Russian History Gulf Coast Community College Fall Part 2, Class 4


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Russian History Gulf Coast Community College Fall / Spring Part 2, Class 4

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Russian History Gulf Coast Community College Fall Part 2, Class 4

  1. 1. Russian History Gulf Coast Community College - Class 4 Spring 2010<br />From Catherine 1st to Nicholas 2nd<br />The People – Their Causes<br />Gulf Coast Community College Instructor<br />Joe Boisvert GCCC Encore<br />
  2. 2. Karl Heinrich Marx (May 5, 1818 – March 14, 1883)<br />Was a German[1] philosopher, political economist, historian, political theorist, sociologist, communist and revolutionary, whose ideas are credited as the foundation of modern communism. <br />Marx summarized his approach in the first line of the first chapter of The Communist Manifesto, published in 1848: “The history of all hitherto existing society is the history of class struggles.”<br />
  3. 3. Marx<br />
  4. 4. Nicholas 1st (1825–1855)<br />The result was the Decembrist Revolt (December 1825), the work of a small circle of liberal nobles and army officers who wanted to install Nicholas&apos; brother as a constitutional monarch. <br />But the revolt was easily crushed, leading Nicholas to turn away from the Westernization program begun by Peter the Great and champion the doctrine &quot;Orthodoxy, Autocracy, and Nationality.&quot;[83]<br />
  5. 5. Ideological Schisms and Reactions<br />In this setting Michael Bakunin would emerge as the father of anarchism.<br />(1842 time marker)<br />Imprisoned and shipped <br />to Siberia, but eventually<br /> escaped and made his way <br /> back to Europe. <br />There he <br /> practically joined forces <br /><ul><li>with Karl Marx</li></li></ul><li>Emancipation of Serfs<br />When Alexander II came to the throne in 1855, desire for reform was widespread.<br /> A growing humanitarian movement, which in later years has been likened to that of the abolitionists in the United States before the American Civil War, attacked serfdom. <br />In 1859, there were 23 million serfs (total population of Russia 67.1 Million)[<br />
  6. 6.  (Чтение Положения 19 февраля 1861 года). - Reading of the manifesto of February 19, 1861 (on abolition of serfdom in Russia)<br />
  7. 7. The emancipation of the serfs in 1861 was the single most important event in 19th century Russian history. It was the <br />beginning of the end for the landed aristocracy&apos;s monopoly of power. <br />Alexander 2nd Freed the Serfs like Abraham Lincoln freed the Saves<br />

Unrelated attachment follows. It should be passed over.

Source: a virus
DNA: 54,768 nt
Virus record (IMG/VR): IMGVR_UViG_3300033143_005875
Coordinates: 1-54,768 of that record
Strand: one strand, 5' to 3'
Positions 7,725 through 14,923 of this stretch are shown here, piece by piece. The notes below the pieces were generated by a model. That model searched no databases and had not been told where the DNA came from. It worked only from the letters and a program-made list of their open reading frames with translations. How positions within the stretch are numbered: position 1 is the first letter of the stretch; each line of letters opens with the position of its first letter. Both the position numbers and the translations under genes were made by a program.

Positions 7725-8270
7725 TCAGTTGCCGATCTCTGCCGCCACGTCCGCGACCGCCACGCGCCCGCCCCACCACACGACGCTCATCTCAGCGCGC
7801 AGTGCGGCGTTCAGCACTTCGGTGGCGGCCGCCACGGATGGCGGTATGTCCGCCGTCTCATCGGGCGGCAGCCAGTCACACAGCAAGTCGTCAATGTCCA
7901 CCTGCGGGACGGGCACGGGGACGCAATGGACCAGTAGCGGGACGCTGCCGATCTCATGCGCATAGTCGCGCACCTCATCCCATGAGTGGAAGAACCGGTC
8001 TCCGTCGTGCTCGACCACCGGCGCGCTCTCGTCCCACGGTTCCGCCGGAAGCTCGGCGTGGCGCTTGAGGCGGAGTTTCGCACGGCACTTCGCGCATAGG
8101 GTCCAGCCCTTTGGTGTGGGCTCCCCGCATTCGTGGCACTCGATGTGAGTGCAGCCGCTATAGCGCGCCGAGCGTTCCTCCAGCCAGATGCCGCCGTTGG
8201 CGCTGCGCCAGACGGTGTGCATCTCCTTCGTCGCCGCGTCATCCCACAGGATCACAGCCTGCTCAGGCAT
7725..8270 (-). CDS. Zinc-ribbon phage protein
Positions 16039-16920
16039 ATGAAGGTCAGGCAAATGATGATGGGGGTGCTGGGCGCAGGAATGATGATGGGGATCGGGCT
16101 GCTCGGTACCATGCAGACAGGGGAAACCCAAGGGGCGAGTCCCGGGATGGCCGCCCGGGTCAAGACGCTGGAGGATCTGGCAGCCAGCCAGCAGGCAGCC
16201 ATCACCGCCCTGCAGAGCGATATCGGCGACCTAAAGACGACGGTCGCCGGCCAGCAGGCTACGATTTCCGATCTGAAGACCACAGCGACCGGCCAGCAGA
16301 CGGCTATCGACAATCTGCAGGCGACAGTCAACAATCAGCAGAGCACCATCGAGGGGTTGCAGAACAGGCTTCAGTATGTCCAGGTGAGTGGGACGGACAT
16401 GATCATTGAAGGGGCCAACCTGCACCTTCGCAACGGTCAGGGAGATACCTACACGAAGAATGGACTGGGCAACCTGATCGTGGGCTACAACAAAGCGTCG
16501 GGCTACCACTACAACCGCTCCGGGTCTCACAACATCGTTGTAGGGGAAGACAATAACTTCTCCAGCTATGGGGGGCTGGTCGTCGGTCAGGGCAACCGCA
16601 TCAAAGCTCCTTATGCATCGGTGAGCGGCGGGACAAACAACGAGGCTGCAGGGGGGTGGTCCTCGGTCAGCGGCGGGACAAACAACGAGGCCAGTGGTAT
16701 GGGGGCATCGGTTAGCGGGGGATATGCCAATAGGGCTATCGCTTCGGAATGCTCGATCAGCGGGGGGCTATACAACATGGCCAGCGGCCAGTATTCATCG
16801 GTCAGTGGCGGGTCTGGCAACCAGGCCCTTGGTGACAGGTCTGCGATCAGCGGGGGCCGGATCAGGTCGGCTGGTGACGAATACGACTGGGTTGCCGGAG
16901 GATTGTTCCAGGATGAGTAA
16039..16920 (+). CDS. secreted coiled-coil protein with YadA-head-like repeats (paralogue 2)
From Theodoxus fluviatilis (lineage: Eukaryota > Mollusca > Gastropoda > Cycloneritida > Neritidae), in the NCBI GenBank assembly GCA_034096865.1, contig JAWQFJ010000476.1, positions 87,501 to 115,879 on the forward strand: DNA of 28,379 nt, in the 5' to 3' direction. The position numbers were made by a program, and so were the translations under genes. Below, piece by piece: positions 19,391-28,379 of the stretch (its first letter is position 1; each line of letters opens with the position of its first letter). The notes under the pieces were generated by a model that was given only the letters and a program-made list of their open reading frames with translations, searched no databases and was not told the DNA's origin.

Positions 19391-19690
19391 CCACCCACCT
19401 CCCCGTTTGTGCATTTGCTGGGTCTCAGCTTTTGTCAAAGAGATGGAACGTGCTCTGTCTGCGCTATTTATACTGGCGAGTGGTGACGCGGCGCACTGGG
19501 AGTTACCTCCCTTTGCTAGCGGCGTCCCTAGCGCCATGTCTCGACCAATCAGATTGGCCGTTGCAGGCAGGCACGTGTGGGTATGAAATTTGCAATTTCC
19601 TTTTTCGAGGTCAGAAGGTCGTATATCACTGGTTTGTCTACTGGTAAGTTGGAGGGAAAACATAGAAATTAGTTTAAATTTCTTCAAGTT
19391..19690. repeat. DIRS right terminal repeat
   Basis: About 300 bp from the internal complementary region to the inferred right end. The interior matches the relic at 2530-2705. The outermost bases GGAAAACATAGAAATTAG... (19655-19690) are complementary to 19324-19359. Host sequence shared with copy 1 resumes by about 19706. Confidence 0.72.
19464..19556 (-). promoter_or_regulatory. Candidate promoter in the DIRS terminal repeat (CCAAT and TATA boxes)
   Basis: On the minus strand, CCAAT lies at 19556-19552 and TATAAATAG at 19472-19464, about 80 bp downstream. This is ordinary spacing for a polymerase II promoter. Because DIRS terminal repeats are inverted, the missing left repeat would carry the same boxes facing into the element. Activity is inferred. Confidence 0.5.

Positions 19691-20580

8. 8. Although serfdom was abolished, since its abolition was achieved on terms unfavorable to the peasants, revolutionary tensions were not abated, despite Alexander II&apos;s positive intentions.<br />Revolution was still on the minds of common people<br />
  9. 9. Serfs of Asian Origins<br />
  10. 10. Trotsky’s Original Mission was to the Workers 1897 Not to the Overthrow of the Government<br />
  11. 11. Old Photo Russian Peasants (Serfs)<br />
  12. 12. Vasily Polenov (Russian, 1844-1927) The Crippled Serf (c. 1878) Oil on canvas.<br />
  13. 13. Serfs Worked in all Areas Requiring Labor, in the Fields, Households, Army, Manufacturing, etc.<br />
  14. 14. Typical “Serf” Family – Turn of the 20th Century – Peasants??<br />
  15. 15. EducationThe German Colonies on the Volga: The Second Half of the Eighteenth Century, schools arose in the first year the colonists arrived on the Volga.<br />I, Jacob Miller, as the second to the oldest son of my parents, Johannes Peter and Elisabeth Miller, was born on the 2nd day of July, 1871, in the colony of Norka, State Saratov, Russia, a colony of about 11,000 people at that time.<br /> <br />My father was a well-to-do farmer and was able to give his children an education. There were three large school houses in this colony in which was taught mostly religion and reading, writing and arithmetic.<br />
  16. 16. Schooling was not Universal<br />The teachers were all German teachers. Only about 75 children, all boys, had a separate schoolroom and were taught history and geography, <br />in the Russian language, and grammar in both German and Russian.  <br />I and my four brothers were privileged to attend this school. The rest of the children did not know anything about the outside world, only what someone had told them.<br />
  17. 17. The German schools made it compulsory to start classes at the age of six and they were permitted to leave at the age of fifteen. (1861)<br />
  18. 18. German School in Volga Region Mid 19th Century Example<br />
  19. 19. Before serfdom was abolished by the reform act of 1861, peasants had belonged to a landlord. <br />
  20. 20. End of the 19th<br />Century<br />Rose – Russians<br />Rouge – Lithuanians<br />Orange – Polish<br />Grey – Finnish<br />Yellow – Mongols, Muslims<br />
  21. 21. Autocracy and reaction under Alexander III<br />Unlike his father, the new tsar Alexander III (1881–1894) was throughout his reign a staunch reactionary who revived the maxim of &quot;Orthodoxy, Autocracy, and National Character&quot;.<br />Alexander III believed that Russia could be saved from chaos only by shutting itself off from the subversive influences of Western Europe<br />
  22. 22. Population of Russian and Soviet Union in Millions<br />
  23. 23. The End class 4- Russian Flag 1900<br />